Wouldn’t you know it, it seems that Hollywood’s A-list actors may not have it all. Everything that money can buy, perhaps. And in today’s ever changing film industry, one now dominated by a revitalized independent filmmaking market abounding with the freshest and most imaginative stories available in the most accessible of forms to the greatest masses, it is becoming clear that there is, at least one thing, money can’t buy: credibility.
This happens to be a problem that has worked itself out quite nicely with the indie world. The nature of indie movies, whose limiting smaller budgets translates into smaller marketing, resulting in smaller box office returns, used to make it almost impossible to draw accomplished actors to these projects. But in recent months, it has been evident that established actors continue to star in indie movies, with the full awareness that it will give them validation from audiences.
Possibly taking their notes from the firestorm success that was this year’s Sundance film festival, where nearly 40 films were sold to studios, big name actors have attached themselves to indie films, and to ones whose stories are so singularly based upon their lead characters. Just look at some of this year’s new releases, and how the billed talent and premise relate.
Everything Must Go starring funnyman Will Ferrell sums up what sort of dual back-scratching opportunity can be achieved. In this instance, Ferrell plays Nick Porter a struggling salesperson who, after being both fired from his job and being left and locked out of the house by his wife, stages a yard sale in which he lives out existential crisis surrounded by his possessions. Here, the stakes are low, and we can feel comfortable knowing that the character’s woes are more comically adept rather than harmfully so. What this allows Ferrell is a chance to break from routinely expected man-child humor and step into a non-risk environment where his “average joe” character can be perceived as a more dramatically-tuned performance with its awareness for restraint and understanding. And of course Roadside Attractions will profit by selling Ferrell. The poster is already evidence of this, featuring a singular photo of an unglamorous Will, whose name is almost as dominant as the title itself.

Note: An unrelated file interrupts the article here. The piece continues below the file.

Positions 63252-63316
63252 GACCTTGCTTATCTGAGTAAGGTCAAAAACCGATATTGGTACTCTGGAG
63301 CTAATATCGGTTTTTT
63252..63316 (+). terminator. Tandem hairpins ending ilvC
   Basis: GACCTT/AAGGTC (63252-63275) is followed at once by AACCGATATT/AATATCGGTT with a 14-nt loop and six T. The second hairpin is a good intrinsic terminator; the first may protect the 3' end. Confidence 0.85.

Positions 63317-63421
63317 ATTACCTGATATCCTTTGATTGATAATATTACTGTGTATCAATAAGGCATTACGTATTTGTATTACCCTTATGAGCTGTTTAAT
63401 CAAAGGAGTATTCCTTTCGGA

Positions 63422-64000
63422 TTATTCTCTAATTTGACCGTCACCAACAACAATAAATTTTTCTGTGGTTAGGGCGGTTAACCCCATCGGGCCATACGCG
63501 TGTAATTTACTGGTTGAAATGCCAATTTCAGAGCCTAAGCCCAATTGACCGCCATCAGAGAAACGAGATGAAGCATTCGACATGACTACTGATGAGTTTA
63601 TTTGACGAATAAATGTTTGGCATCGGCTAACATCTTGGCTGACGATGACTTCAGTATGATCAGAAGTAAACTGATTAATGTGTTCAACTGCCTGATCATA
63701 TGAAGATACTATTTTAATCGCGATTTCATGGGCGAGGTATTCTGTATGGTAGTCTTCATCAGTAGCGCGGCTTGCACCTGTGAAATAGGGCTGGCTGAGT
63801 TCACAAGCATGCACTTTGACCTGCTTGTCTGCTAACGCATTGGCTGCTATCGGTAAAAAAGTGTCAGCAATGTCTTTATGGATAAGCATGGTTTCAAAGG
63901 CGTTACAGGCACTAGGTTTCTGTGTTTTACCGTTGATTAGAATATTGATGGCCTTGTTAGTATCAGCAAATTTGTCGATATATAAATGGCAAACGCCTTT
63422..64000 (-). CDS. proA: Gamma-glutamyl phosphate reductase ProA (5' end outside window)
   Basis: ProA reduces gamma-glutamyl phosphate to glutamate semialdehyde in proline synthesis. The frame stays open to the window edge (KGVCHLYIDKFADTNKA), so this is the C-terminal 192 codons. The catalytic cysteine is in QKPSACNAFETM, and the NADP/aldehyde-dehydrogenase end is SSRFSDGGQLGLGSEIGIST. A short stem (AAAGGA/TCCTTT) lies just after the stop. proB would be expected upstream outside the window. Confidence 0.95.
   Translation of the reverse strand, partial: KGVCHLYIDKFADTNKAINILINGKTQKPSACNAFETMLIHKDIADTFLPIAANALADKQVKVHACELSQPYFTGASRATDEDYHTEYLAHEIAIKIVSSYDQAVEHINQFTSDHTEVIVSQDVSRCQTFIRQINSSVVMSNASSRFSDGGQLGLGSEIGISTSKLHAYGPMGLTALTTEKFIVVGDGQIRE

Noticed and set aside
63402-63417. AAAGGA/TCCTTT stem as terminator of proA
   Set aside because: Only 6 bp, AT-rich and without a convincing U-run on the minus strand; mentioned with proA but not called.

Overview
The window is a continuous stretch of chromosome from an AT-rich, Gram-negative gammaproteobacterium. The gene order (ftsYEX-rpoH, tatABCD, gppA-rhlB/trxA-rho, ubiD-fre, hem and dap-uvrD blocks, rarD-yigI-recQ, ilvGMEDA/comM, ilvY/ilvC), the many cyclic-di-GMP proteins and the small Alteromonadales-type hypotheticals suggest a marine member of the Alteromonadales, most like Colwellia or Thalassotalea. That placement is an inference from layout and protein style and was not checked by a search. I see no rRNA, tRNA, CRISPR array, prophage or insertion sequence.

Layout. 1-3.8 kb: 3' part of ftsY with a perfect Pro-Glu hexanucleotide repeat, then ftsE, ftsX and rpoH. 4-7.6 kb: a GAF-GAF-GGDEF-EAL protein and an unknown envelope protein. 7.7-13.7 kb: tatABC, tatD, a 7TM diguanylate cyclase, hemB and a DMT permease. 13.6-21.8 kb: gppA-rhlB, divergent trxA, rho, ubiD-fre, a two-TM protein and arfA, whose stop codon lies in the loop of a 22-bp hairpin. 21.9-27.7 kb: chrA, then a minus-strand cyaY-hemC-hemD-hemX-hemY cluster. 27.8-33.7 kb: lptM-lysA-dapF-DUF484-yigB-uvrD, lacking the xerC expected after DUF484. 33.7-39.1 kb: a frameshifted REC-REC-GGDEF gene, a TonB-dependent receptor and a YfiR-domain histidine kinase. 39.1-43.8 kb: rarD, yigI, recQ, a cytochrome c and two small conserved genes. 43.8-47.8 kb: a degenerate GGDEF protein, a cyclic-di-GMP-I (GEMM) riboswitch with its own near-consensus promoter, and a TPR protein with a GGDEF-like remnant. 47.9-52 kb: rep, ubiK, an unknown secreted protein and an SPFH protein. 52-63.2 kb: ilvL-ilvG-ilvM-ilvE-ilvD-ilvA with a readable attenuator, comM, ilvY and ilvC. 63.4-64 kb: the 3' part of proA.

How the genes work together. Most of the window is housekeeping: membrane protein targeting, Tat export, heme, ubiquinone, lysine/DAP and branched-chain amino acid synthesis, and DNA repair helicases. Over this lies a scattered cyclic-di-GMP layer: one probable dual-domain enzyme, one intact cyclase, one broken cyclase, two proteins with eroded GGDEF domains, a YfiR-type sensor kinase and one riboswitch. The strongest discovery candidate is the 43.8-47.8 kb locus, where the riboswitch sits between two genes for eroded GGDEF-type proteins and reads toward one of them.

We can also look at this year’s art house films Hesher and The Other Woman, both featuring recent Oscar-winner Natalie Portman, who continues her success with her chosen performances. In Hesher, which Portman also produced, she stars alongside Joseph Gordon Levitt as the title character, and ends up as a pawn in a dark and gritty world for them both to explore. In The Other Woman, Portman is a stepmother to an unforgiving son, giving her credibility both protagonist and “anti-hero” status. IFC films, who released the film, was able to promote the movie with its Best Actress winner and solidified a ready-made fan base.
As the trend continues, look for more A-list actors to break from the rigors and demands of their regular film roles, and explore different roles in smaller scopes. The results are usually worthwhile, and in the cases of Everything Must Go, Hesher, and The Other Woman, they really do succeed in terms of building credibility, and not just for themselves, but for indie filmmaking on the whole.